I think I’d have stronger feelings about a coffee house and who manages it depending on how they feel about certain propositions vs. simply who they endorse for president. Those can have more of a direct and immediate impact on us as a community (i.e. smoking ban), and definitely make me wonder if I want to continue giving my money to them.

    Great question!

  12. Michael T. is right – you may lose customers who disagree with you if you take an open stand. But you have first amendment rights, and candidate policies will impact small businesses if implemented. I think any action that encourages public discourse or gets people talking to each other is a good thing.

    I believe you can say who you support while making your customers feel that they, and their opinions, are still welcome in your establishment. Why not host a debate-watching event or election night vigil? Everyone needs coffee to stay up until the election results are in!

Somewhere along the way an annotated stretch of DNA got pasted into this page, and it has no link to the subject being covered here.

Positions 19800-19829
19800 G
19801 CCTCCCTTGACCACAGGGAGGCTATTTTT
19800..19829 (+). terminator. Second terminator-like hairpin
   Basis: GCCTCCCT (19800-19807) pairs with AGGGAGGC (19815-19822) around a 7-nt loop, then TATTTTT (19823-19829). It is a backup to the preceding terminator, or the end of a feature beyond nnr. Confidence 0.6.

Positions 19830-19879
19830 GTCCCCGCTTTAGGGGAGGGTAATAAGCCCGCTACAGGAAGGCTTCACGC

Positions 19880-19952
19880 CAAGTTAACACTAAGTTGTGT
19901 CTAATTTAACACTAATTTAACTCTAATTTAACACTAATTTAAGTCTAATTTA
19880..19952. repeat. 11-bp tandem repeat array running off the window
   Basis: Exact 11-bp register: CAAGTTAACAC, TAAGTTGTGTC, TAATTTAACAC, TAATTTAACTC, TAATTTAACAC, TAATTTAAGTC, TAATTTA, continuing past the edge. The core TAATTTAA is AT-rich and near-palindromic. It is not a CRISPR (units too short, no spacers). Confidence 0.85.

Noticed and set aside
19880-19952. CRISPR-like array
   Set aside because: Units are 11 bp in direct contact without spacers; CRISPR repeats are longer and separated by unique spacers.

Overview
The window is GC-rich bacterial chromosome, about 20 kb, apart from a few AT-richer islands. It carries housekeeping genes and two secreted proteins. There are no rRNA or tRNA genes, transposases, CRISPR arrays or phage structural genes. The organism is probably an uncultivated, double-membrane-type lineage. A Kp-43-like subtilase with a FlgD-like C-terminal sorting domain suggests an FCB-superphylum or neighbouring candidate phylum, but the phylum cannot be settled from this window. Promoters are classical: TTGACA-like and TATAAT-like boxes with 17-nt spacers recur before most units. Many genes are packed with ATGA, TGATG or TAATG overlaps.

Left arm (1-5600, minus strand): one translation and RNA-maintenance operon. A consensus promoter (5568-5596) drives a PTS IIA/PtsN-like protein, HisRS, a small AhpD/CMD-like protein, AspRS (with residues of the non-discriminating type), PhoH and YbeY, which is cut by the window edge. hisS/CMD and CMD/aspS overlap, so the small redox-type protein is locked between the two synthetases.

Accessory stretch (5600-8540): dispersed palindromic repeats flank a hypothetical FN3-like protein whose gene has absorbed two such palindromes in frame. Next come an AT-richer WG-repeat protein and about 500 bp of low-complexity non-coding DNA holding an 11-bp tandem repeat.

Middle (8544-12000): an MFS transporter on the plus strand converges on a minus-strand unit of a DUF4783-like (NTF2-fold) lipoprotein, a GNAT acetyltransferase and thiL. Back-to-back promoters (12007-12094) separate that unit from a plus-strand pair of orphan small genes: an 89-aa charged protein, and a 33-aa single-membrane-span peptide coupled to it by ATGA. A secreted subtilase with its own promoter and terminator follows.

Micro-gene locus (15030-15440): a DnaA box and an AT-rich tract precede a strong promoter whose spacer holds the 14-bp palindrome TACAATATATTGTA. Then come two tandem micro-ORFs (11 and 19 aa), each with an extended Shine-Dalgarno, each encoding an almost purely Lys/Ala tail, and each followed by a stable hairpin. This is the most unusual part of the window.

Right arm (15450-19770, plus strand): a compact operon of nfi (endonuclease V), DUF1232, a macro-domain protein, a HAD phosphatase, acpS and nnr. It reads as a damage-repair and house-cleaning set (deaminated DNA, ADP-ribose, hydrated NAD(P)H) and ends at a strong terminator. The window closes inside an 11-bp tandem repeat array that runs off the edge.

Or find other ways to help your customers be good citizens and engage in the political process. That’s never a bad thing. Not ever.

  13. I find that my opinion of a place could easily be swayed by how politically active a coffee shop is for a candidate or for various issues. And that opinion could certainly cross over to how often i frequent a place. Especially since the majority of places i go to is not for the coffee alone but for the atmosphere.

    Locally i find issues to be a very strong personal point for me. Perhaps because it does effect us in the immediate and locally. If an establishment has strong political views that reflect a certain way on their patrons then i would expect that would have some negative repercussions.

    example: if a coffee shop has a yes on 102 sign then it would send a pretty bad message regarding tolerance of their patrons. This could seriously impact the opinion of the patrons who visit it for the negative or even perhaps the positive.